"Nuclear weapons are even more destructive, but have not yet been made the object of a similar international legal prohibition," she said.
Last month in Berlin, ICAN protesters teamed up with other organizations to demonstrate outside the U.S. and North Korean embassies against the possibility of nuclear war between the two countries. Wearing masks of Trump and North Korean leader Kim Jong-un, protesters posed next to a dummy nuclear missile and a large banner reading "Time to Go: Ban Nuclear Weapons."
The impact of the award may be to get more traction for the Treaty on the Prohibition of Nuclear Weapons, says Beyza Unal, a Nuclear Weapons Policy expert with the Royal Institute of International Affairs in London. The treaty is the first legally binding international agreement to comprehensively prohibit nuclear weapons, with the goal of leading toward their total elimination.
In an interview with CBC's Thomas Daigle, she said the award to ICAN should boost efforts to get the required 50 signatories for the treaty to go into effect. "We are at the tipping point where states could make a decision on where they'd like to go with regards to nuclear weapons," Unal said.
Dozens of countries, included Canada, were absent from treaty talks and did not vote.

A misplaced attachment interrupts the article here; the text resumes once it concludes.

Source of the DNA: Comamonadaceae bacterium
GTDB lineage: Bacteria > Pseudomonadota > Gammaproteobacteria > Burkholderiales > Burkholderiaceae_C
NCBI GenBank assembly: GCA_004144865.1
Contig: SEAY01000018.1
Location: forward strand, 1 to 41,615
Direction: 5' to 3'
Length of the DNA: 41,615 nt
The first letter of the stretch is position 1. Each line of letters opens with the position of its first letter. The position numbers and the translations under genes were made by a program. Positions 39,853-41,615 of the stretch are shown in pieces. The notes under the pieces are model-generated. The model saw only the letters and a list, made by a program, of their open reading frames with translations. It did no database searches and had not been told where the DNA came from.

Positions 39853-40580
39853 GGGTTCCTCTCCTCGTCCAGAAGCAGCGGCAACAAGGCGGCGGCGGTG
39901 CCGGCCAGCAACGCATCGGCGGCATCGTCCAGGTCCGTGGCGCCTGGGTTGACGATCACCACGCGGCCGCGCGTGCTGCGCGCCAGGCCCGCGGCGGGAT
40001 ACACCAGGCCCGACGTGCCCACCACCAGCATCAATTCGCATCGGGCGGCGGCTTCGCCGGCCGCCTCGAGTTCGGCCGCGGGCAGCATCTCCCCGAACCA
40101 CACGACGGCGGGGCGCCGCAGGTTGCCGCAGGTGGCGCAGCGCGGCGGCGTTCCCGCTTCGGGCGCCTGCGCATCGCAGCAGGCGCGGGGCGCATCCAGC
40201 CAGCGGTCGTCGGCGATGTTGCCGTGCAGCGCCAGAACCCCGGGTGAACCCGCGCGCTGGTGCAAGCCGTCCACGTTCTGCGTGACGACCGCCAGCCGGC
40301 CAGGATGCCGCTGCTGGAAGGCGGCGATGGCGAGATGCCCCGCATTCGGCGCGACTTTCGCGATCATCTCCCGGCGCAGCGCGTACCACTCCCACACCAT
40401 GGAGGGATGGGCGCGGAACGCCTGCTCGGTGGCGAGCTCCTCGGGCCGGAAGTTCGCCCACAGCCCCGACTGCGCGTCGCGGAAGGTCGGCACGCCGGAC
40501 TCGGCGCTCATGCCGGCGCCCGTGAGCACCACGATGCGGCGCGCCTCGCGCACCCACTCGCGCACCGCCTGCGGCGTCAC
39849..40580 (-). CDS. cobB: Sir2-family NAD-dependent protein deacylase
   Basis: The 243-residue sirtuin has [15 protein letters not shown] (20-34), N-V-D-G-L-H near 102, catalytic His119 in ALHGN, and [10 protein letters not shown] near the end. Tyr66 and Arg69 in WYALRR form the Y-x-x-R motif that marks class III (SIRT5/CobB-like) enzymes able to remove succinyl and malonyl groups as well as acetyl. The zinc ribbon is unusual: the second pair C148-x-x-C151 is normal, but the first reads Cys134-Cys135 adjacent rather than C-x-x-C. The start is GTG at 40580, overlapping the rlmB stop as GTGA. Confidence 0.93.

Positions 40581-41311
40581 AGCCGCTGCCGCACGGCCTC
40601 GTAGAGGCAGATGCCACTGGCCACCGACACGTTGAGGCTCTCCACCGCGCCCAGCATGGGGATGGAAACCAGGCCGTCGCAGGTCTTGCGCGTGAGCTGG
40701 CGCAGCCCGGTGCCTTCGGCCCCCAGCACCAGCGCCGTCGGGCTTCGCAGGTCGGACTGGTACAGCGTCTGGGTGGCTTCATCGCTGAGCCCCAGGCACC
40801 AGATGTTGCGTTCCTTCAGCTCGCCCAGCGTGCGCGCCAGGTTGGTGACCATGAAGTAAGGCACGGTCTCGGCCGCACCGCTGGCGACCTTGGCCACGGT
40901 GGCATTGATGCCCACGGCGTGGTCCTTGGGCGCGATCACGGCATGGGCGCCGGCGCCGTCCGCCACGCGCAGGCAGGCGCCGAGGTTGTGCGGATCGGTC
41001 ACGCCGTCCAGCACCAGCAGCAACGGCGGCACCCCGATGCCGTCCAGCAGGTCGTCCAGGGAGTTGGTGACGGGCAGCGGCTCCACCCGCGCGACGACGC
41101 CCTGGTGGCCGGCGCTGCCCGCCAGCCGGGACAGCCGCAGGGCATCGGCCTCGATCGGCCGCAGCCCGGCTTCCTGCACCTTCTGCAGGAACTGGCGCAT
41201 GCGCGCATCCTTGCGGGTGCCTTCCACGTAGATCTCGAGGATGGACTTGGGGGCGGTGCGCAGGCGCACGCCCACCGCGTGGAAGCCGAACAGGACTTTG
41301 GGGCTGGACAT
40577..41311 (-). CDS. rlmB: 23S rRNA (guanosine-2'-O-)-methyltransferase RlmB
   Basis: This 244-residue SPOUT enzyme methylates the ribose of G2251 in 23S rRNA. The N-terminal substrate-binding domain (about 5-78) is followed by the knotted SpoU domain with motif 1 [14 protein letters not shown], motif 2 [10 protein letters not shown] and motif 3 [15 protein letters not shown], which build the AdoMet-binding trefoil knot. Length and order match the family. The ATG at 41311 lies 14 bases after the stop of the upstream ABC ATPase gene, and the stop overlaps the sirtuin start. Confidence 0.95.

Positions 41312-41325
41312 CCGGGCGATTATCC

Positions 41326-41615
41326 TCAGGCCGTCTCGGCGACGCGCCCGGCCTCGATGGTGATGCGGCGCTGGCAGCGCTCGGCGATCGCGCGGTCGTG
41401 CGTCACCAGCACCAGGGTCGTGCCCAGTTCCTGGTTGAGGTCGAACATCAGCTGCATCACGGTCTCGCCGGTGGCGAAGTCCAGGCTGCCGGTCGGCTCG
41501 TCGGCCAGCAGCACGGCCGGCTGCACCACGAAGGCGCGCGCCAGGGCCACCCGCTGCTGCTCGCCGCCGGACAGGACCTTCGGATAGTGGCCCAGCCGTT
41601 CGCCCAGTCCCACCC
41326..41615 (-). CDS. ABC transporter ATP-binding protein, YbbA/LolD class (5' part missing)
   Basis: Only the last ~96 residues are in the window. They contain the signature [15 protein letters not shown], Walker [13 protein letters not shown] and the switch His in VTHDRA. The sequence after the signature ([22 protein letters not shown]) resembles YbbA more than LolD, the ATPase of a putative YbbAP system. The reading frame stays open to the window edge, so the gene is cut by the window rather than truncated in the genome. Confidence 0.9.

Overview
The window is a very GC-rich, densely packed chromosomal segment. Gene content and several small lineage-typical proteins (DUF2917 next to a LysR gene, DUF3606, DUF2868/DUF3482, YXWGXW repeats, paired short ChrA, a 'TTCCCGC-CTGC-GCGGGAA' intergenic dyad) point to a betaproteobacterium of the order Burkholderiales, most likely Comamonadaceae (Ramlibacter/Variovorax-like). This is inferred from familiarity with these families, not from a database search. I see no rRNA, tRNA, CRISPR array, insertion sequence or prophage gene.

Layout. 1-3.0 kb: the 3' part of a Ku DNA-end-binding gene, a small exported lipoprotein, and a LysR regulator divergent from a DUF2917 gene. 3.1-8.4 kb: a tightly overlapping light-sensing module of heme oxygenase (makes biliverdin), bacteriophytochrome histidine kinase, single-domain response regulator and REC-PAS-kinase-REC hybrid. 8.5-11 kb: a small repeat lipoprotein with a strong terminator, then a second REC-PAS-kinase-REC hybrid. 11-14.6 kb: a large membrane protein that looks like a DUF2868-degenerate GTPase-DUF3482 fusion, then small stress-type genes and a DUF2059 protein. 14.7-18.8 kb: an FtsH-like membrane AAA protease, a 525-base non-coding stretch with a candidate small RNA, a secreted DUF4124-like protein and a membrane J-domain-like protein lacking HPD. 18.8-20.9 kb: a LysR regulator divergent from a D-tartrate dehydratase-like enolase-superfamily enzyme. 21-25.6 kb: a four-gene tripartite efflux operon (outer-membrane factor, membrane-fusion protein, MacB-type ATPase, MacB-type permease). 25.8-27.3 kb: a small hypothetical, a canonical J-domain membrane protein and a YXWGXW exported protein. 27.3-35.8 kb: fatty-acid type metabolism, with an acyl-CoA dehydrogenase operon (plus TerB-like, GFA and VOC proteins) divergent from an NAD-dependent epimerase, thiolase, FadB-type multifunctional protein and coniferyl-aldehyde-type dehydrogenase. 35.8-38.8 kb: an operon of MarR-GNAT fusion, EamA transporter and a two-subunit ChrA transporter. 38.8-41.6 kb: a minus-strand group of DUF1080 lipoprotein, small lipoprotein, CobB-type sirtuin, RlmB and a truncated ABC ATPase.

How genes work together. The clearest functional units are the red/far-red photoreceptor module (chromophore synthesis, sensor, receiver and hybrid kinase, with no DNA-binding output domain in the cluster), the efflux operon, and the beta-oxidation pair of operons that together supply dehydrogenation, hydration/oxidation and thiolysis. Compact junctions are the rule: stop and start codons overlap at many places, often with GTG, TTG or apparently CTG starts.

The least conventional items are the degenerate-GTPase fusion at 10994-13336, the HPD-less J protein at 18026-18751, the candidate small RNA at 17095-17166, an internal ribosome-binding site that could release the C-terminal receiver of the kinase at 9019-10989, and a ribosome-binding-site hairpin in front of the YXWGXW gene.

Oeivind Stenersen, a historian of the Nobel Peace Prize, told The Associated Press that the prize committee wanted "to send a signal to North Korea and the U.S. that they need to go into negotiations."
He said, "The prize is also coded support to the Iran nuclear deal. I think this was wise because recognizing the Iran deal itself could have been seen as giving support to the Iranian state."
Former Soviet Union leader Mikhail Gorbachev has hailed the committee's decision, saying it reinforces the position that he and Ronald Reagan took at the Reykjavik summit a generation ago. Gorbachev, who has himself campaigned against nuclear weapons since leaving office in 1991, said he was "very worried that military doctrines again allow the use of nuclear weapons."